Tierney and Bailey, along with Dan Gunter of the Collaborative Computing Technologies Group, have written a paper entitled “Scalable Analysis of Distributed Workflow Traces,” which will be presented at the 2005 International Conference on Parallel and Distributed Processing Techniques and Applications (PDPTA'05) to be held June 27-30 in Las Vegas. The paper can be found at <http://dsd.lbl.gov/publications/NetLogger- SNFactory.pdf>.

“The first problem the SNFactory scientists asked us to solve was to figure out why some of their workflows where failing without any error messages as to the cause,” Tierney said. “Even when error messages were generated, the SNfactory application produced thousands of log files, and it was very difficult to locate the log messages related to failed workflows. NetLogger was very useful for easily characterizing where the failures were occurring so they would know where to focus debugging efforts.” The figure below shows a typical workflow for the SNfactory application on a single cluster node. CPU and network data is shown at the bottom.



This figure actually demonstrates a bug in the SNfactory processing that went undetected for several months before NetLogger analysis.

The SNfactory application processes a group of images together, starting with uncompressing the images, and then doing image calibration and subtraction. The next step is to generate a skyflat image, which is a calibration image that is formed from a median combination of several of other images. The skyflat is used to correct other images to adjust for the sky brightness on a given night, which can vary due to humidity, cloud cover, and so on. The skyflat calibration image is then applied to all images within the job. Under some conditions it was determined erroneously that the skyflat calibration was not necessary. All lifelines except the two nearly vertical ones near the beginning should have converged at the setskyflat event.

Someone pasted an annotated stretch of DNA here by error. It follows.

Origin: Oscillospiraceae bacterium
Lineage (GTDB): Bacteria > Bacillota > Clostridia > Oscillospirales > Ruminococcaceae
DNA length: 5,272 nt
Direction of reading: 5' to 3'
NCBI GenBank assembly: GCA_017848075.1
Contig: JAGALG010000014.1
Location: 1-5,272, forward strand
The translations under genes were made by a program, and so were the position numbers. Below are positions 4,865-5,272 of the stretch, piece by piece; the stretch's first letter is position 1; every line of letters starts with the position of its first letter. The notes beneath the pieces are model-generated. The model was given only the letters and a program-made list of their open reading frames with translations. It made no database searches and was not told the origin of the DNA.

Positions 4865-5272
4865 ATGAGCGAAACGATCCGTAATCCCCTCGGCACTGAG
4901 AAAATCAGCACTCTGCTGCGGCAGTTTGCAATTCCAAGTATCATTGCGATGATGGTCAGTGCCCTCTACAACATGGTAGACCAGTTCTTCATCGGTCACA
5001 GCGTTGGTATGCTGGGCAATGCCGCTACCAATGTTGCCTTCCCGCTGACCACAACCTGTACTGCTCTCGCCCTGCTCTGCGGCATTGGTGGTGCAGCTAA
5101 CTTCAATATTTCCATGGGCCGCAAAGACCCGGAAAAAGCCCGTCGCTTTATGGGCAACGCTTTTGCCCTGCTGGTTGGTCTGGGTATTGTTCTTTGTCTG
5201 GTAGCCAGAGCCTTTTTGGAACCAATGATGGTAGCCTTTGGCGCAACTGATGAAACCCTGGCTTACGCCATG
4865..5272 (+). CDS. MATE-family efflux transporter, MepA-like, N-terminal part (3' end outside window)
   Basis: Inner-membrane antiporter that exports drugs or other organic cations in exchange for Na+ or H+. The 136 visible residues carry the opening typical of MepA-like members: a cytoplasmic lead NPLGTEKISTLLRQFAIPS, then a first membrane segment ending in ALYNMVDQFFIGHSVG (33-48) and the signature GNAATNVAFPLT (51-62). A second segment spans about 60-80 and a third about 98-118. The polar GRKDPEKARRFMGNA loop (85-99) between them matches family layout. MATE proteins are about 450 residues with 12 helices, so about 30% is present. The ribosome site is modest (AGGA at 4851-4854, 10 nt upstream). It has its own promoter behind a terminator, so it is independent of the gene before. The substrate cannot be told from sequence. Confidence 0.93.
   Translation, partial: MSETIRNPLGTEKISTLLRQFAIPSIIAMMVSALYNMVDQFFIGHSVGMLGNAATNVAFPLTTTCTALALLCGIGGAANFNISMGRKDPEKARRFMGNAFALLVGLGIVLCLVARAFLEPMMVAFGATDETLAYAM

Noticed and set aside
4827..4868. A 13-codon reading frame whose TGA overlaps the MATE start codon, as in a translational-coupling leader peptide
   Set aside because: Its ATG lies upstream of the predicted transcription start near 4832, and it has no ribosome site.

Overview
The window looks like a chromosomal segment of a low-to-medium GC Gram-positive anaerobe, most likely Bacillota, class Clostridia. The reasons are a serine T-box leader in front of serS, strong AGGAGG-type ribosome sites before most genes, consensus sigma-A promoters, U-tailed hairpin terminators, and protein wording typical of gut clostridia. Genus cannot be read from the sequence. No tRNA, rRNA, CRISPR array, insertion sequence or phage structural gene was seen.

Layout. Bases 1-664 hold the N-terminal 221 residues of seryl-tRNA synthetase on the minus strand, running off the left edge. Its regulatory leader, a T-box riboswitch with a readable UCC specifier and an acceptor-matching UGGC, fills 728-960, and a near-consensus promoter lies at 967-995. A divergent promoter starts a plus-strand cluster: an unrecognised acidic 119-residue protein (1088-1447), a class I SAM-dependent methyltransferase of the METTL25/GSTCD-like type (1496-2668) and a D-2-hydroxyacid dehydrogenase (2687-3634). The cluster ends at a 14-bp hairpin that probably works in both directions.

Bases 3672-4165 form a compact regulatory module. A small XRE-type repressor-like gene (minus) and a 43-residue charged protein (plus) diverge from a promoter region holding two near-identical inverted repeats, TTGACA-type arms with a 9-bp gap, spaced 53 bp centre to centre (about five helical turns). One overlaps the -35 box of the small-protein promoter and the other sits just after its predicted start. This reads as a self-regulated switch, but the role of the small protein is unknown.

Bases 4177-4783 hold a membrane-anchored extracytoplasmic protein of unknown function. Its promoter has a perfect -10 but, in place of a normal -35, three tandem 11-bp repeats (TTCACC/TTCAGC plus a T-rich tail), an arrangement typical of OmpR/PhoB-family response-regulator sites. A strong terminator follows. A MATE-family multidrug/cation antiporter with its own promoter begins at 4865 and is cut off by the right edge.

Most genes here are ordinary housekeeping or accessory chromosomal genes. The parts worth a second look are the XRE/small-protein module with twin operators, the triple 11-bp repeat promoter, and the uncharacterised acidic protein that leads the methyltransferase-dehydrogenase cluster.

About Computing Sciences at Berkeley Lab

The Lawrence Berkeley National Laboratory (Berkeley Lab) Computing Sciences organization provides the computing and networking resources and expertise critical to advancing the Department of Energy's research missions: developing new energy sources, improving energy efficiency, developing new materials and increasing our understanding of ourselves, our world and our universe.

ESnet, the Energy Sciences Network, provides the high-bandwidth, reliable connections that link scientists at 40 DOE research sites to each other and to experimental facilities and supercomputing centers around the country. The National Energy Research Scientific Computing Center (NERSC) powers the discoveries of 6,000 scientists at national laboratories and universities, including those at Berkeley Lab's Computational Research Division (CRD). CRD conducts research and development in mathematical modeling and simulation, algorithm design, data storage, management and analysis, computer system architecture and high-performance software implementation. NERSC and ESnet are DOE Office of Science User Facilities.

Lawrence Berkeley National Laboratory addresses the world's most urgent scientific challenges by advancing sustainable energy, protecting human health, creating new materials, and revealing the origin and fate of the universe. Founded in 1931, Berkeley Lab's scientific expertise has been recognized with 13 Nobel prizes. The University of California manages Berkeley Lab for the DOE’s Office of Science.

DOE’s Office of Science is the single largest supporter of basic research in the physical sciences in the United States, and is working to address some of the most pressing challenges of our time. For more information, please visit science.energy.gov.